The U.S. learned some lessons from the Vietnam War. The wrong ones

ENTER TV-TINSEL 4 MCT
U.S. soldiers on patrol during the Vietnam War.

A bitter nation divided against itself. Bloody, chaotic battles that left thousands of Americans dead, splayed across pastoral farmlands and rural creeks. The monumental tug-of-war between slavery and freedom. Yup, in hindsight the acclaimed documentarians  Ken Burns had it pretty easy when he made his name with his epic 1990 PBS series The Civil War.

This month, Burns and his longtime co-director Lynn Novick have elected to take on a much more touchy subject than the War Between the States with their sprawling, ambitious new production for PBS, The Vietnam War. Unlike the still-photographed, black-and-white 1861-65 conflict, the gunfire of the Mekong Delta still rings in the ears of millions of living Americas — the now-graying combat veterans, those who protested the war here on the home front, and a lot of folks (raises hand) whose views on America and the world were shaped watching the nightly carnage on our blurry newfangled color TV.

But history and memory is a complicated thing. The Civil War may have ended 152 years ago, but — as we saw this summer in a torch-lit Charlottesville, Va. — Americans are still brawling over what that war truly meant, even though the victor (the Union) and the nobleness of the cause (ending slavery) seem pretty clear. Compare that to the more recent Big Muddy of Vietnam, which not only wrenched 58,000 young lives out of America but launched cultural and political wars that still flare heatedly some 42 years after the fall of Saigon. The Vietnam War, which debuted Sunday, will run for some 18 hours — which is not nearly enough to make sense of that quagmire.

Wrote New York Times TV critic James Poniewozik:

Mr. Burns’s films assume that it’s still possible for Americans to have an agreed-on baseline — on government, war, race, and culture — from which to go forward. In relatively peaceful times, this approach could seem banal, as if the films are arguing for pieties that everyone already agrees on. In — well, times like now — it can seem naïve to think that there’s any fact so unobjectionable it can’t be litigated by opposed camps. In the divides the war rended, you can see the swellings of today’s impenetrable political bubbles. The saddest thing about this elegiac documentary may be the credit it extends its audience. “The Vietnam War” still holds out hope that we might learn from history, after presenting 18 hours of evidence to the contrary.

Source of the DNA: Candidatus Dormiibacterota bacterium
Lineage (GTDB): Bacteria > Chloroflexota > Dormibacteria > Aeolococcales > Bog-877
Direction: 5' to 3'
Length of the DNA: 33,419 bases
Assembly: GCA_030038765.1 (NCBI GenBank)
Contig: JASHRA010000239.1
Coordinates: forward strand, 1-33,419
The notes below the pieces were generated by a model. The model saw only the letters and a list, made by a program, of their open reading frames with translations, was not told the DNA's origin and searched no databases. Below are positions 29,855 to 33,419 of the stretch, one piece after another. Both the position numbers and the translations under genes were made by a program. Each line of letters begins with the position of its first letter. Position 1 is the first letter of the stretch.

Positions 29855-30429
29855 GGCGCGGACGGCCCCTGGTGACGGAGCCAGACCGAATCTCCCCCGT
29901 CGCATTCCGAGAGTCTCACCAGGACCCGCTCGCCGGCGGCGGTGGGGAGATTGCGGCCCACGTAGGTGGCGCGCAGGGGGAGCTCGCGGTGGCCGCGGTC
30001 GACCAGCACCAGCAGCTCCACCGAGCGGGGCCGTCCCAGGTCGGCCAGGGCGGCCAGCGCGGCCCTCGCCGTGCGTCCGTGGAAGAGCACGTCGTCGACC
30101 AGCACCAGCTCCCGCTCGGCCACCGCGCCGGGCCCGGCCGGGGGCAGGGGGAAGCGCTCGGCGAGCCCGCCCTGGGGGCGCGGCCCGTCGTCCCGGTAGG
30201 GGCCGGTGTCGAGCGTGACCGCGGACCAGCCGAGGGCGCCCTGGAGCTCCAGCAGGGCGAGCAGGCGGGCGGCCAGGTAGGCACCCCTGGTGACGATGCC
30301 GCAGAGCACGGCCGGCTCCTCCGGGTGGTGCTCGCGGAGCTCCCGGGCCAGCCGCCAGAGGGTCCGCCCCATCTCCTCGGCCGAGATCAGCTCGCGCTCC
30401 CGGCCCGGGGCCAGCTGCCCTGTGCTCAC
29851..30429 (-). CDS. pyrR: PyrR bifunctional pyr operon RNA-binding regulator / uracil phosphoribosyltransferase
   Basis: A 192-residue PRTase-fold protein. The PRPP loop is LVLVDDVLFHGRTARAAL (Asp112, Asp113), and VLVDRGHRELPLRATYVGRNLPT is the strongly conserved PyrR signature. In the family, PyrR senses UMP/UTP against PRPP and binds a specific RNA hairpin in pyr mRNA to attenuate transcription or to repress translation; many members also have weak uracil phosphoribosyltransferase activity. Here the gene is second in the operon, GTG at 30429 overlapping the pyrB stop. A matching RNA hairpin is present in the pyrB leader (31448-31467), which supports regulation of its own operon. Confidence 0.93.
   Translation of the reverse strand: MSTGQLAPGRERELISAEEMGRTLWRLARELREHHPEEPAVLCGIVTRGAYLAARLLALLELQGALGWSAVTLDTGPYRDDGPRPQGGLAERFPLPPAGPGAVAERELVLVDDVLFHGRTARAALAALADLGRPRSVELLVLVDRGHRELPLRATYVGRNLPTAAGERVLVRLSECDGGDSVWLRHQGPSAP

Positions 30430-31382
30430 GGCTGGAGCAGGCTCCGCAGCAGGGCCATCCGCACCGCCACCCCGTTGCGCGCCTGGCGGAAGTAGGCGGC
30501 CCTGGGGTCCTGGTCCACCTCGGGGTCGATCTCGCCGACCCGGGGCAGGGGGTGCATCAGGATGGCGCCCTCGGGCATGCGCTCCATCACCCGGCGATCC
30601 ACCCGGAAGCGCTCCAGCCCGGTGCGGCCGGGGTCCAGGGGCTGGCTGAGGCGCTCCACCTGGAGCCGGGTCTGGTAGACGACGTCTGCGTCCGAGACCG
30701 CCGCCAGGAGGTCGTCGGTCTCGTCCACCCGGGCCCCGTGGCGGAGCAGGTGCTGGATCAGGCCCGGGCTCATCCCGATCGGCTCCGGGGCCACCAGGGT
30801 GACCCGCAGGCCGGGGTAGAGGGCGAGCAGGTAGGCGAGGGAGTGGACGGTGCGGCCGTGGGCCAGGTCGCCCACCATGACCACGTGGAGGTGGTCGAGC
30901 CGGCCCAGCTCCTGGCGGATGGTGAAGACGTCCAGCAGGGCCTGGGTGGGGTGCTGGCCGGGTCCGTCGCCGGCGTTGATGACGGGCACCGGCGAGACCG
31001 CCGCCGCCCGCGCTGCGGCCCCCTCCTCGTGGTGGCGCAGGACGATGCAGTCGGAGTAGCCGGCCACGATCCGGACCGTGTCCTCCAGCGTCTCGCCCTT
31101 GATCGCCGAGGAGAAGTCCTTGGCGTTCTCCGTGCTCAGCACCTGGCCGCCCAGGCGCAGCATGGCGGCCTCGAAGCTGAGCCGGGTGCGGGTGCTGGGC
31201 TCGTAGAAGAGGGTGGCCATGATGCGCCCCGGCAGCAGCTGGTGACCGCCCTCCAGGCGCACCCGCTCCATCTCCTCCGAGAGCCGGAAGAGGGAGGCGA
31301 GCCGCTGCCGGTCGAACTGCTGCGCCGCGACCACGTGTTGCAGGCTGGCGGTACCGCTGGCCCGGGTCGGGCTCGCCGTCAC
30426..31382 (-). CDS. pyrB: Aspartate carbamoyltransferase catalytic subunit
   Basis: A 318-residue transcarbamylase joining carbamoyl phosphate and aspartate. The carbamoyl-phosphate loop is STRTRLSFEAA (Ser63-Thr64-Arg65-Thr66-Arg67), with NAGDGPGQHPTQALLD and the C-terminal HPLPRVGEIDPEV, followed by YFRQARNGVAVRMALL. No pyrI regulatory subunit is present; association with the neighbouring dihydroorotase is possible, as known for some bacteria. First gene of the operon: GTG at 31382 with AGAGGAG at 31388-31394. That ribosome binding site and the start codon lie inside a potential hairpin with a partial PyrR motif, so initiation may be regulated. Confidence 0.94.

It didn’t always seem this way. I’m old enough to remember the end of the conflict in 1975, and the American mood at the time. There was a lot of confidence — unfounded, it would turn out over time — that the nation had learned great lessons from the heartbreak and ultimate defeat in Vietnam, that a more humble America would shed the hubris that got us into the war, that future foreign policy would be guided by a new awareness of other cultures, by human rights, and by the folly of sending young troops to die for such an ill-defined purpose.

When Saigon fell in the spring of 1975, NBC newsman David Brinkley offered up a remarkable commentary (recently rerun on CNN’s The Seventies), standing amid rows of headstones at Arlington National Cemetery. “When some future politician for some reason feels the need to drag this country into war, he might come out here to Arlington and stand right over there somewhere,” Brinkley said, gesturing toward a thicket of graves, “to make his announcement and tell what he has in mind. If he can attract public support speaking from a place like this, then his reasons for starting a new war would have to be good ones.”

That’s how a lot of people felt at the end of the Vietnam War. Spoiler alert: Nothing of that sort ever happened.

And, as much as I enjoyed Poniewozik’s review of the PBS series, I’m not really sure I agree with his conclusion that America learned nothing from the Vietnam War. Our leaders seem to have learned a lot — specifically, how to wage “forever war” around the globe with little political or public dissent.  As the The Vietnam War flickered on your television screen, the Trump administration announced — with hardly any fanfare at all — that 3,000 more American troops are headed to Afghanistan. That war has been going on for 16 years — longer than Vietnam — and the current president has conceded that it will go on “indefinitely.”